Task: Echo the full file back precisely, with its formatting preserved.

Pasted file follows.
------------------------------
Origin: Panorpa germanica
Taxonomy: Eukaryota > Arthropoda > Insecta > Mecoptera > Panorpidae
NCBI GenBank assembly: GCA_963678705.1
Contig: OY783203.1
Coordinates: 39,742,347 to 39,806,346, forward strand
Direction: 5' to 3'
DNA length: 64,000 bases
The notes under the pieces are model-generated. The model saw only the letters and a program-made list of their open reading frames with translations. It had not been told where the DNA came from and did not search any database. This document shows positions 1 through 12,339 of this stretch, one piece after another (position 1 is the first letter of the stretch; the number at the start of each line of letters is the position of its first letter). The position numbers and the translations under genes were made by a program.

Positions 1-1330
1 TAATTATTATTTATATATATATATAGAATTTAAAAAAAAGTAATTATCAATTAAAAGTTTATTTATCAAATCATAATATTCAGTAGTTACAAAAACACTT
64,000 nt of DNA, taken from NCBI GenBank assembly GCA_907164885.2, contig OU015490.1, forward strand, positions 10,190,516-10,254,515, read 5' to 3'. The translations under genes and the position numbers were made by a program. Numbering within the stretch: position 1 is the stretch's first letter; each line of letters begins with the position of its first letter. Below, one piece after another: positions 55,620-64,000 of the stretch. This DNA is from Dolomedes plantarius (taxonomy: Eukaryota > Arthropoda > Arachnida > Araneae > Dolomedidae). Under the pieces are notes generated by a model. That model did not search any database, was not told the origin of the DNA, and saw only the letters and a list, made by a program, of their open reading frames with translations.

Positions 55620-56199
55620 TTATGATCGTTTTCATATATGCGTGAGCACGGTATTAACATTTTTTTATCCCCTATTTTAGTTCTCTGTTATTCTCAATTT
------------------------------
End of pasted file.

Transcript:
Origin: Panorpa germanica
Taxonomy: Eukaryota > Arthropoda > Insecta > Mecoptera > Panorpidae
NCBI GenBank assembly: GCA_963678705.1
Contig: OY783203.1
Coordinates: 39,742,347 to 39,806,346, forward strand
Direction: 5' to 3'
DNA length: 64,000 bases
The notes under the pieces are model-generated. The model saw only the letters and a program-made list of their open reading frames with translations. It had not been told where the DNA came from and did not search any database. This document shows positions 1 through 12,339 of this stretch, one piece after another (position 1 is the first letter of the stretch; the number at the start of each line of letters is the position of its first letter). The position numbers and the translations under genes were made by a program.

Positions 1-1330
1 TAATTATTATTTATATATATATATAGAATTTAAAAAAAAGTAATTATCAATTAAAAGTTTATTTATCAAATCATAATATTCAGTAGTTACAAAAACACTT
64,000 nt of DNA, taken from NCBI GenBank assembly GCA_907164885.2, contig OU015490.1, forward strand, positions 10,190,516-10,254,515, read 5' to 3'. The translations under genes and the position numbers were made by a program. Numbering within the stretch: position 1 is the stretch's first letter; each line of letters begins with the position of its first letter. Below, one piece after another: positions 55,620-64,000 of the stretch. This DNA is from Dolomedes plantarius (taxonomy: Eukaryota > Arthropoda > Arachnida > Araneae > Dolomedidae). Under the pieces are notes generated by a model. That model did not search any database, was not told the origin of the DNA, and saw only the letters and a list, made by a program, of their open reading frames with translations.

Positions 55620-56199
55620 TTATGATCGTTTTCATATATGCGTGAGCACGGTATTAACATTTTTTTATCCCCTATTTTAGTTCTCTGTTATTCTCAATTT